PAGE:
posted by slow graffiti at 3:32 PM on August 13 [3 favorites]


Wolverine 1000 mile boots are made in the US (I believe by Allen Edmonds, actually) and come in women's sizes. Wolverine is doing this very fucking dodgy thing where only some of the 1000-mile boots and shoes are US-made, so unless they specify that the particular model is US-made, it's not. So the boots are, the shoes aren't.

Ped Shoes stocks some wonderful women's shoes from Italy, Spain, Germany, Portugal and the US - they're very reliable in terms of shipping and returns. They're not cheap, but at least as far as Cydwoq, Trippen and Fiorentini Baker go, I can testify that they are welted or blake-stitched, not glued.

Wesco has a simply gorgeous line in women's stompy boots now - I don't even wear women's boots and I want them. Dehner has some cute oxfords. Rancourt does all its shoes in all sizes, as far as I know, so you can get their brogue in women's sizes, plus all their chukkas and lace-ups.

English and French companies like Tricker's and Crockett-Jones and Heschung do women's lines, but they're very hard to source in the US.
posted by Frowner at 3:56 PM on August 13 [3 favorites]


Only the Krause and the wolverine in shell is made by AE
posted by MisantropicPainforest at 3:58 PM on August 13


Seconding slow graffiti. The time that I have I spent searching in vain for women's oxfords that were just regular oxfords (no heel, no frilly stylings or pink), but for a smaller and narrower foot! (Which means trying on the shoe in person, because of non-standard width.) There was a shoe maker at the Halifax farmer's market who made me a pair (for a quite reasonable price even), but despite measuring my feet extensively, got the size wrong, and I can only wear those shoes with very thin dress socks on dressy occasions, not as everyday shoes. I have some that have low heels. But still heels, and it doesn't look quite right with most of my wardrobe, and I don't want to wear even a low heal every day, you know? Or if I find something decent, it's too wide and doesn't come in different widths. And then there are the quality differences in men's versus women's shoes at the same price point. It all frustrates me to no end. It's like there's some law against making a basic, plain, but good quality shoe for women. *grumble grumble*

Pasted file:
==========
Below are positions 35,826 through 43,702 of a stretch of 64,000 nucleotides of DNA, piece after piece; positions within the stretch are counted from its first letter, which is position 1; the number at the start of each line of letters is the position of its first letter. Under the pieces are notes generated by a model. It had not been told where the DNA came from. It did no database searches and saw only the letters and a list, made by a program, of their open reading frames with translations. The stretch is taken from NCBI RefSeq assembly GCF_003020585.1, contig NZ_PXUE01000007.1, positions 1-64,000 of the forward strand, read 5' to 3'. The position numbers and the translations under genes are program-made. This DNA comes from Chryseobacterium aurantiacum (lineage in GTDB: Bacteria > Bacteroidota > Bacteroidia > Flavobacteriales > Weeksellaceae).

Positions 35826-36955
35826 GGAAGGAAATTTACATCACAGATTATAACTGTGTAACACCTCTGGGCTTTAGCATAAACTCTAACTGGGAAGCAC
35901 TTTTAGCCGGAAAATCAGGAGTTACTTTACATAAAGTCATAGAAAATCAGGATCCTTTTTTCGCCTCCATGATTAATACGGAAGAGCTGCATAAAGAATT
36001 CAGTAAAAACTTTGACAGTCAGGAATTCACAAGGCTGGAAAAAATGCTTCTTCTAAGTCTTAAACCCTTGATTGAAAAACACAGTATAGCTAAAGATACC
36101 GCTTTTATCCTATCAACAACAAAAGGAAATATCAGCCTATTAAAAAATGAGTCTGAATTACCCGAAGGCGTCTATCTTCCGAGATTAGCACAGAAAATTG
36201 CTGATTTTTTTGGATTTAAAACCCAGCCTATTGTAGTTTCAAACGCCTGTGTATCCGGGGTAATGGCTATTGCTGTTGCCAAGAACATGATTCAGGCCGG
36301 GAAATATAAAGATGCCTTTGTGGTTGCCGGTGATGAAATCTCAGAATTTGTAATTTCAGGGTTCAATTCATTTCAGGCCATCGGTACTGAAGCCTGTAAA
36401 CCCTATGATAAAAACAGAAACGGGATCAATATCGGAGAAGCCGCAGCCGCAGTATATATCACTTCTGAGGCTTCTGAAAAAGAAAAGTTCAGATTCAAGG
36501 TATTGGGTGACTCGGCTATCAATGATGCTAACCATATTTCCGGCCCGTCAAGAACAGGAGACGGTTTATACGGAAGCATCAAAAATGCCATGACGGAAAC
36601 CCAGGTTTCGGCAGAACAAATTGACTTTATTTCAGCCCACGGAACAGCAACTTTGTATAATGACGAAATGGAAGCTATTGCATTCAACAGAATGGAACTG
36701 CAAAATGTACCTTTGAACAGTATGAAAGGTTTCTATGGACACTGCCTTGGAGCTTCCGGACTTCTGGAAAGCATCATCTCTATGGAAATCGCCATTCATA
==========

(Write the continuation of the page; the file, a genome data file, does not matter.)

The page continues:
posted by eviemath at 4:02 PM on August 13


I <3 Cydwoq shoes.
posted by kenko at 4:03 PM on August 13


Had two pair of identical Bass and Docker Oxfords. Must've come off the same factory line. Wore the Dockers till one of the soles cracked in half, then threw that pair out. Wore the Bass pair for at least a year before I realized I was actually wearing one Bass, one Docker. Still wear the mismatched pair to work every day, they are beat to shit, but "appropriately dressed, worse for the wear" is kind of my style mantra.

Just ordered a pair of Rockports that looked identical, hope they're the same shoes.
posted by turntraitor at 4:42 PM on August 13 [2 favorites]


Jeff, I hope you're not literally wearing that pair of Aldens every day, or that your feet sweat a whole hell of a lot less than mine do.

They'll last you a lifetime if you let them rest a full day with shoe trees in after every day you wear them, but if you wear them every day eventually you'll water-damage the lining, and that is one thing (I can say from sad experience with a pair of shell Allen Edmonds) that a cobbler or a manufacturer recrafting usually can't fix.
posted by strangely stunted trees at 7:23 PM on August 13